"The squirrel has a long tail."
Translation:Ekorren har en lång svans.
I am a native Swede and I would absolutely omitt 'en', and say 'Ekorren har lång svans', I would also say 'Ekorren har svans', as opposed to animals without tails. It is a general statement. --- On the other hand, if I find a squirrel with a unusually short tail I would probably say 'This squirrel has a short tail'. It is specific statement, something out of the ordinary.
why are both answeres acceptable? it should be only the one with 'a' in it
What both answers? The following answers are accepted at the moment:<pre>
The squirrel has a long tail. The squirrel has one long tail. The squirrel has got a long tail. The squirrel has got one long tail.</pre>
He probably meant Ekorren har lång svans. I'm also wondering why it's accepted.
Ah, I thought it was about the English version. In Swedish you can drop the article for things that you are supposed to have, like body parts, if there's an adjective before it. If anything, it sounds better without the article.
Hon har stor näsa or Hon har en stor näsa = She has a big nose
Han har stor mun or Han har en stor mun = He has a big mouth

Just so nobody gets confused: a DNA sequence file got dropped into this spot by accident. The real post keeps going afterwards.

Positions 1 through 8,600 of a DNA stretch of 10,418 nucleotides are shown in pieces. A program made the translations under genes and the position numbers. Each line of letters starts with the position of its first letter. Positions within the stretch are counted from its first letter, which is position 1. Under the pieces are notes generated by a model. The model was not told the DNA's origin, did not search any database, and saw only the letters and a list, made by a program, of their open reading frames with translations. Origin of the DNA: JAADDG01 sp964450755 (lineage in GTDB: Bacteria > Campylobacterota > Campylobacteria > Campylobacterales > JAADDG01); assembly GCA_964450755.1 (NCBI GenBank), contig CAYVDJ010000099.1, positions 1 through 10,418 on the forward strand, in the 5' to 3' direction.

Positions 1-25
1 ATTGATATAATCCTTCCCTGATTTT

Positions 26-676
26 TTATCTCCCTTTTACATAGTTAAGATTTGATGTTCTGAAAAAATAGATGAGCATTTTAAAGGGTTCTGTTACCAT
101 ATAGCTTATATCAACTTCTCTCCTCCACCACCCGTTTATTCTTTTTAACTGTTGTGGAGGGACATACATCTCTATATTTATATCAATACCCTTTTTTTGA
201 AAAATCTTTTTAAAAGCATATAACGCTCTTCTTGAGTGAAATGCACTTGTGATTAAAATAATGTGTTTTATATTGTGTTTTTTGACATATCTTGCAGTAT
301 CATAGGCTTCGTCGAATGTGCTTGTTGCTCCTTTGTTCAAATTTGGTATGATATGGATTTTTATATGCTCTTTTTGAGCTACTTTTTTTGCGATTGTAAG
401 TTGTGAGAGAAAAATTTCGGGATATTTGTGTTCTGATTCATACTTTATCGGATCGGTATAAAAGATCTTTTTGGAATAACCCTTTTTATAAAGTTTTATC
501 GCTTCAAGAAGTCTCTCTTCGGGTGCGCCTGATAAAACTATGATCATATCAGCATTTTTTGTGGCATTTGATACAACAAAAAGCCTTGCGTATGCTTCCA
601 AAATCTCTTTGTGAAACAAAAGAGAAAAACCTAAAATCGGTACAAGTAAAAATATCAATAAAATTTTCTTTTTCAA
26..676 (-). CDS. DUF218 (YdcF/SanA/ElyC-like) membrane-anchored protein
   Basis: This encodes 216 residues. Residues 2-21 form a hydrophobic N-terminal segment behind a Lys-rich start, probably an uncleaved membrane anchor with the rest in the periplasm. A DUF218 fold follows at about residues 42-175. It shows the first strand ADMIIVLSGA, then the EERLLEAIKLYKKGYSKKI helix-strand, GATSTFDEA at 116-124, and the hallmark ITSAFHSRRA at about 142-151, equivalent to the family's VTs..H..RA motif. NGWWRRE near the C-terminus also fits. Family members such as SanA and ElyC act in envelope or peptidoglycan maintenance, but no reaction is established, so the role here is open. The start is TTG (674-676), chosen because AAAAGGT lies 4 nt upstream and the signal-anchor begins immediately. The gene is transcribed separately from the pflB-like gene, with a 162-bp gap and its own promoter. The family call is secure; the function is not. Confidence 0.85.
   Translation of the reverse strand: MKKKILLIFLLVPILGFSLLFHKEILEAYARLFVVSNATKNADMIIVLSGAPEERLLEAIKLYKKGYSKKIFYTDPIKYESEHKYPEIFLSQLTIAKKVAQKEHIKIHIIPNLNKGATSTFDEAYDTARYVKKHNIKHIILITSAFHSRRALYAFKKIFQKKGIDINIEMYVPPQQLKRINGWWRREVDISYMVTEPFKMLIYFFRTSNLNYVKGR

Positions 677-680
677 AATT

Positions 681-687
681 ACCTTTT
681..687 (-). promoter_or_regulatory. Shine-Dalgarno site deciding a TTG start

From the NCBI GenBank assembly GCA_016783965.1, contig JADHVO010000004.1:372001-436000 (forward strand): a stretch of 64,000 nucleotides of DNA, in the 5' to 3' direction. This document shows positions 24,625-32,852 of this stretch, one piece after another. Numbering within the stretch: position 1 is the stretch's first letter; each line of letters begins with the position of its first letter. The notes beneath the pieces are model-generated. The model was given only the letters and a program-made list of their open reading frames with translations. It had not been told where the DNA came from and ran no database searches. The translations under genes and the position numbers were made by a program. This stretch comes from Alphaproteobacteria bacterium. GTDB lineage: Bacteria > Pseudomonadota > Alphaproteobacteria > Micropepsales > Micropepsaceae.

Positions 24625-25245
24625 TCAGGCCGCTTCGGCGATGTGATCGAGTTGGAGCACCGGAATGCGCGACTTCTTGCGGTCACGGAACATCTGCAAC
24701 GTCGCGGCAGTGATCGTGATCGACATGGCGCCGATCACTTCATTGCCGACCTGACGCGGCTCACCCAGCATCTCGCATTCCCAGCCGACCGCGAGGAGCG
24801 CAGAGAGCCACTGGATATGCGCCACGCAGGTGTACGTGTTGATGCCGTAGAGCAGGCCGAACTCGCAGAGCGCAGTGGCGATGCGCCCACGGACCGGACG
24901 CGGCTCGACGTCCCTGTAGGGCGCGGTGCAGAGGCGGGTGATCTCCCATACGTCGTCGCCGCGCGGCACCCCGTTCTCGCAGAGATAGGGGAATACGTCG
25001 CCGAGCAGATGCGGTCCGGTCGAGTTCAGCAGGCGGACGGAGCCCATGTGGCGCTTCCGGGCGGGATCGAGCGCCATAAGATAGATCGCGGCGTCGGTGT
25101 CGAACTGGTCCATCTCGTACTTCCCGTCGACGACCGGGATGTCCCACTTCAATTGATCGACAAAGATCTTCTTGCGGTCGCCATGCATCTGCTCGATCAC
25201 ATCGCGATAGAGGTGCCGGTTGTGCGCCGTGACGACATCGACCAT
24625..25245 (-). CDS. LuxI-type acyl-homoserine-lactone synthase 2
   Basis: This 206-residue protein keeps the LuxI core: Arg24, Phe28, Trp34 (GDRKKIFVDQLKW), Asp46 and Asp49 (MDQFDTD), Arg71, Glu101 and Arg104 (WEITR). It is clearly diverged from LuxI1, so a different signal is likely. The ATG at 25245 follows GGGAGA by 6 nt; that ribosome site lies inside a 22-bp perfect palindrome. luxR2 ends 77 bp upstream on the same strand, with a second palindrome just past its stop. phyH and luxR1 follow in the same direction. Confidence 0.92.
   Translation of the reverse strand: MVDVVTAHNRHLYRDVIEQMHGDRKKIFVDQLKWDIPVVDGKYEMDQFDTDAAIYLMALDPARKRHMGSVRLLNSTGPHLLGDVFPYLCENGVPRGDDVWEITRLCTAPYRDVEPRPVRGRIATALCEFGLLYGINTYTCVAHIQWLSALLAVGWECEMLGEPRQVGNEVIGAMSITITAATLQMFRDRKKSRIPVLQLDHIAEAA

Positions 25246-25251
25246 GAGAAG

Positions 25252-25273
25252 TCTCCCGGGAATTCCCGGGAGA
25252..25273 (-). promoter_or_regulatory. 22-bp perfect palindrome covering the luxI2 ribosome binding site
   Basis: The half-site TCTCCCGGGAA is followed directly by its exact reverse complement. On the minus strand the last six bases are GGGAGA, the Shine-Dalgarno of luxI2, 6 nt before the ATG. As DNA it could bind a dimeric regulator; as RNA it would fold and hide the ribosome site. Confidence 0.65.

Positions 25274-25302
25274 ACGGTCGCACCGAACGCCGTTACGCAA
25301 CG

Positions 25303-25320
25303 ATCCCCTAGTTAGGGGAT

Jag har lång hals (or possibly Jag har en lång hals, this does not sound very good to me though) = I have a long neck
Hunden har lång svans or Hunden har en lång svans = The dog has a long tail
All these body parts that people or animals are expected to have can be said without en/ett in Swedish. ’Everybody’ has a nose, a mouth, a neck etc, so the focus is on what the nose etc. is like.
PS: If you're talking about things that it is not taken for granted that someone should have, you can't drop the article.
Han har ett stort ärr på armen = He has a big scar on his arm
you can't drop ett because the presence of the scar is information in itself.
I think that if the Swedish sentence refers to general aspects of anything that should be" squirrels have long tails. When you don't have context you have to be more strict